State dedicates another $700 million to broadband
Gov. Ralph Northam recently announced that Virginia plans to invest $700 million in American Rescue Plan funding to expedite the deployment of last-mile broadband infrastructure to unserved areas and close the digital divide within the next three years.
This proposal will accelerate the governor’s 10-year goal for achieving universal internet access from 2028 to 2024, with the majority of connections obligated within the next 18 months. In May, Governor Northam and General Assembly leaders released a joint statement outlining shared priorities for allocating the $4.3 billion in federal funds available to the commonwealth from the American Rescue Plan. The governor made the announcement at the Southwest Virginia Higher Education Center in Abingdon and was joined by U.S. Senator Mark Warner, State Senator Janet Howell and Delegate Luke Torian, who chair the General Assembly’s money committees, and State Senator Jennifer Boysko and Delegate Roslyn Tyler, who lead Virginia’s Broadband Advisory Council. Northam also reported that the commonwealth has successfully bridged half of the digital divide, with an estimated 233,500 unserved locations remaining.
“It’s time to close the digital divide in our commonwealth and treat internet service like the 21st century necessity that it is — not just a luxury for some, but an essential utility for all,” Northam said. “The pandemic has reinforced how important high-quality broadband is for the health, education and economic opportunity, and we cannot afford to leave any community behind. With this historic $700 million investment, universal broadband is now within our reach. I am grateful to Senator Warner for fighting to include this funding in the American Rescue Plan which will be key to the success of local connectivity efforts and to ensuring every Virginian has affordable, reliable and equitable access to high-speed internet.”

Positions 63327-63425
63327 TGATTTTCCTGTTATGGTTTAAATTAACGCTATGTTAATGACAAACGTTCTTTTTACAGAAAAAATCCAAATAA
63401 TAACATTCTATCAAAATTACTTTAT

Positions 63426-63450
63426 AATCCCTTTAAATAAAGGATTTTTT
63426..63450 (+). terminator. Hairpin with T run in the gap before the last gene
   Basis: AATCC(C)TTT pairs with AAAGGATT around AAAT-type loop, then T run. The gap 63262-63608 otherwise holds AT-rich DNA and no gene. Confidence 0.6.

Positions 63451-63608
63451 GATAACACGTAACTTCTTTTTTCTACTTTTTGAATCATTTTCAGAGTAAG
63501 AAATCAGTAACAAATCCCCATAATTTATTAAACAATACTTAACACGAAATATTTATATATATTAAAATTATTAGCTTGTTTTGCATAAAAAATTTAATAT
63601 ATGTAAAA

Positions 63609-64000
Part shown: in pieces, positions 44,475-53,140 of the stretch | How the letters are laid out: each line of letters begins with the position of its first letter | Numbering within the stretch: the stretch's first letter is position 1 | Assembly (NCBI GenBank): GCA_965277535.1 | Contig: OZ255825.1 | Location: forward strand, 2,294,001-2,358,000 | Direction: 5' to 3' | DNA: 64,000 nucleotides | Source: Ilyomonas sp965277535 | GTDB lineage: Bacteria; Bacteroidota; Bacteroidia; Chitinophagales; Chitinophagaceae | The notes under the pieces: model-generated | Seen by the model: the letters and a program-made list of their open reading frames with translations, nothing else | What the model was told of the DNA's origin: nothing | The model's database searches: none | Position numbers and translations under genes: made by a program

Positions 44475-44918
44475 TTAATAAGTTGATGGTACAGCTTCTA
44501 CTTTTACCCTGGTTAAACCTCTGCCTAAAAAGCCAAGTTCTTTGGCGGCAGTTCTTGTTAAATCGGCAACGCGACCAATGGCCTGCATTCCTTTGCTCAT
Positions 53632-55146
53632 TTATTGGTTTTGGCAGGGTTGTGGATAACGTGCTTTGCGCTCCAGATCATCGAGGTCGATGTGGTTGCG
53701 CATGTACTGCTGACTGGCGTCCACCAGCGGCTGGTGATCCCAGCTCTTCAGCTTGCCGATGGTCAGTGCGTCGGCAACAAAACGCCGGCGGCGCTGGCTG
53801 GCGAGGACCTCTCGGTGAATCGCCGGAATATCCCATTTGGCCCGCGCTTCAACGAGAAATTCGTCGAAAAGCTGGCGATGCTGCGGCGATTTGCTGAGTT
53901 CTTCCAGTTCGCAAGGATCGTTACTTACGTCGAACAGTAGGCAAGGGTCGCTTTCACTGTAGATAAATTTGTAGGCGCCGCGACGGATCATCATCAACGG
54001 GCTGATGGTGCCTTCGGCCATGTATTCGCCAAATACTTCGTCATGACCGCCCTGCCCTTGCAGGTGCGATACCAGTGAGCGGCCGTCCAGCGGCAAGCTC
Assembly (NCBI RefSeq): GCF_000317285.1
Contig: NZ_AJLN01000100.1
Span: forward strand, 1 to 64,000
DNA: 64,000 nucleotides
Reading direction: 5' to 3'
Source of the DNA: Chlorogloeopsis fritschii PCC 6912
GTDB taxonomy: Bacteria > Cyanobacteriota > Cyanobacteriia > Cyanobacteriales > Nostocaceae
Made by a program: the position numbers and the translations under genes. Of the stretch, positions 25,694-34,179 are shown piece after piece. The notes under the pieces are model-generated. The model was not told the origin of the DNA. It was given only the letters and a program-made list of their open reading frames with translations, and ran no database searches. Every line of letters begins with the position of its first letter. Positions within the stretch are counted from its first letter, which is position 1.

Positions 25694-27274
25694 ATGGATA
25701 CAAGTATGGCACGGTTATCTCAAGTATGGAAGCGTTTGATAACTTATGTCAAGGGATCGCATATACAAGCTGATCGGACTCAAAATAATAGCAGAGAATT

Since 2018, the commonwealth has awarded approximately $124 million in broadband grants and connected more than 140,000 homes, businesses and community anchors. Northam and the General Assembly made historic investments — $50 million in 2020 and an additional $50 million in 2021 — in the Virginia Telecommunication Initiative (VATI), a public-private partnership that provides targeted financial assistance to extend broadband service to areas currently unserved by a provider. With this $700 million allocation of federal dollars and continued state investment, the commonwealth has the necessary resources to meet the tremendous demand from localities and broadband providers and close the digital divide in Virginia.
“With telehealth and telework becoming permanent staples across the nation, access to broadband is more critical than ever,” Warner said. “Earlier this year, I was proud to help deliver more than $3.7 billion dollars in direct fiscal relief for the commonwealth through the American Rescue Plan, including hundreds of millions of dollars for broadband. I’m hopeful that my friends in the General Assembly will use $700 million of that funding to expand access to broadband, thereby creating economic opportunity and ensuring that every Virginian can meaningfully participate in our 21st century economy.”
Because Gov. Northam prioritized broadband expansion well before the pandemic, Virginia is on track to be one of the first states in the country to achieve universal broadband service. In 2019, the governor worked with the General Assembly to establish a pilot program that promotes collaboration between localities, electric utilities and internet service providers to connect unserved areas to high-speed internet. In just two years of the pilot program, Virginia’s utility companies have helped connect more than 13,000 homes and businesses across the commonwealth. Earlier this year, Governor Northam signed bipartisan legislation that makes the pilot program permanent.
“I have lived in a rural area my entire life, and I know that the commonwealth benefits as a whole when we lift up all communities,” Delegate Roslyn Tyler, vice chair of the Broadband Advisory Council, said.